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Sunday, October 08, 2006

Sukkot



The High Holy Days, also called the Ten Days of Awe, are the holy days that start with Rosh Hashanah and end with Yom Kippur. These are solemn holy days, days spent in introspection, seeking the forgiveness of G-d and our fellows, and examination of our lives and strategies for doing better next year. The Jewish New Year, unlike January 1st, is NOT a moment for celebration, partying, frivolity or excess.

However -- the High Holy Days are followed by my favorite holiday, Sukkot. Sukkot literally means 'booths' since those are what we built on our roofs or on our balconies and in our gardens.

The individual sukkah is decorated every bit as festively as the Christmas tree back in the states -- complete with decorative strings of winking lights. The sukkot here in Israel aren't as drab and plain as those we have back on the West Coast -- here the walls come imprinted with rich designs; people run electric lines out to their sukkot, and in addition to the pretty lights that string the inside walls of the sukkah, folks often have a chandelier over the table to see by. Every makolet has strings of plastic fruits or peppers to hang from the sukkot (it IS a harvest festival) and children decorate their sukkot with pictures of the "Ushpizin" or 'guests' (Abraham, Isaac, Jacob, Moses, Aaron, Joseph and David) who are said to visit the sukkah every night in turn. Children also make ribbons of color-paper rings to hang from the beams and pictures of fruit, of harvests, of landscapes and of rainbows to hang on the walls.



Chabad has an additional tradition of Ushpizin. Rabbi Yosef Yitzchak Schneersohn taught that there are "chassidic ushpizin" as well: the Baal Shem Tov, the Maggid (Rabbi DovBer of Mezeritch), and the first five rebbes of Chabad: Rabbi Schneur Zalman of Liadi, Rabbi DovBer of Lubavitch, Rabbi Menachem Mendel (the "Tzemach Tzeddek"), Rabbi Shmuel, and Rabbi Sholom DovBer. The Lubavitcher Rebbe would speak each night of Sukkot on the special characteristics of both the biblical and the chassidic ushpizin of the day and their connection to each other and their specific day of the festival.

But the key is hospitality and kindness, whether you have secular guests or Biblical guests or Chaddische guests as well. Guests are a necessity on Sukkot as well as one of the holiday's chief joys.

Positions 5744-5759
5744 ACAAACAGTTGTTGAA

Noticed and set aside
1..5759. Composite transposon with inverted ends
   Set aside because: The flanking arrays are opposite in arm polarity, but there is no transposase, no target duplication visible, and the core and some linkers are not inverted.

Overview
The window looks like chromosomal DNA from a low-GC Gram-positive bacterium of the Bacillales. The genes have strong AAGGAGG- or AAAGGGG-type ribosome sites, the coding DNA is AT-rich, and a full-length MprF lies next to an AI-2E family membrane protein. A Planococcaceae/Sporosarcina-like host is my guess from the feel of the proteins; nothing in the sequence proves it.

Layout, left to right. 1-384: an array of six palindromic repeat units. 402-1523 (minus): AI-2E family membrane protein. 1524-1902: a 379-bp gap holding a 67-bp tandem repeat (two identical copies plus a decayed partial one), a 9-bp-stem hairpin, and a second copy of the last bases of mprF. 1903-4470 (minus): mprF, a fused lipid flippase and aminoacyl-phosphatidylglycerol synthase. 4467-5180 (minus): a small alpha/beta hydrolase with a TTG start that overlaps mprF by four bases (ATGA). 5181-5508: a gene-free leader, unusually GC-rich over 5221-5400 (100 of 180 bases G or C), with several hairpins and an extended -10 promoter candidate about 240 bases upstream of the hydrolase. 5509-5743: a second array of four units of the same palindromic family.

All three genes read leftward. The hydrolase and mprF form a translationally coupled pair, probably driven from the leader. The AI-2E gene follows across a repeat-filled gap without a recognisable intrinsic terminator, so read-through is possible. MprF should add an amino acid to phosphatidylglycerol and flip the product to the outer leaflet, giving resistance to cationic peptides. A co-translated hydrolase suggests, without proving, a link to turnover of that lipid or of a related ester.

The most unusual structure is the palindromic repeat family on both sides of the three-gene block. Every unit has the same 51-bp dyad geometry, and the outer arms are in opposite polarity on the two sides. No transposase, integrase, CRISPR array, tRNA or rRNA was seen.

That's why there is a table and chairs in everyone's sukkah. Most Sukkot celebrations here and in the States involve rotating dinners at friends' homes. This is a lot easier here, when tomorrow isn't a work day and daylight saving has already ended, than in the States where you're coming home at 10pm and dreading pulling yourself, your spouse and your children out of bed early in the morning. Here, too, you see people eating in the sukkah at dinner, as well as at breakfast (the commandment is 'to eat in the sukkah' and that means everything. (Here, let me add our thanks to our generous neighbors upstairs who hardly know us, but who have installed a giant super-sukkah on the apartment building's front plaza and allowed us to eat breakfast and recite Shacharit with our lulav every morning in their sukkah.)

And sukkot themselves are everywhere. They bloom on people's balconies, they cover rooftops, they crowd the sidewalks. Last night near Mahane Yehuda, we walked ON Agrippas Street instead of on the adjoining sidewalk because the sidewalks were covered with sukkot. Walk home from a Jerusalem dinner in someone's sukkah and look up -- the balconies of apartment buildings are covered with the walls of the sukkot and people are eating dinner with their guests in each one.

You can tell that Sukkot is approaching in Jerusalem by watching the hotels. During the High Holy Days, sukkot begin to sprout from the rooftops and sides of the major hotels, followed shortly by more sukkot sprouting across the sidewalks in front of the city's restaurants.

We have that rarity in Jerusalem, a backyard. It is a large mirpesset (patio) and a generous patch of grass beyond the mirpesset. It's perfect for a sukkah. So we went sukkah-shopping. We returned empty-handed. Israeli stores DO have sukkot for sale--and at Home Center, my husband and I looked in amazement at the price tag: $550 for a sukkah? "It would be cheaper to order it from New York and pay for shipping," my husband muttered loudly.

I wanted this sukkah. It was beautiful. The price included the skach, the beams, and all the decorations (including some strings of electric lights) and delivery. But still.....$550? But...we're moving next year and there is no guarantee that a sukkah purchased for our apartment this year will fit our home next year. Mike cinched it: "For that kind of money, I'll take you out to dinner every night and you can eat out in a sukkah--it will be cheaper than buying the sukkah!" he said.

Done! A true festive week -- no cooking, no dishwashing, no shopping! THAT'S my idea of a holiday!

*Sukkot pictures are credited to RomKri of Jerusalem Photos. The first is a family sukkah in the Old City and the second is the Jerusalem Municipality's sukkah at Kikar Safra, the city government center.

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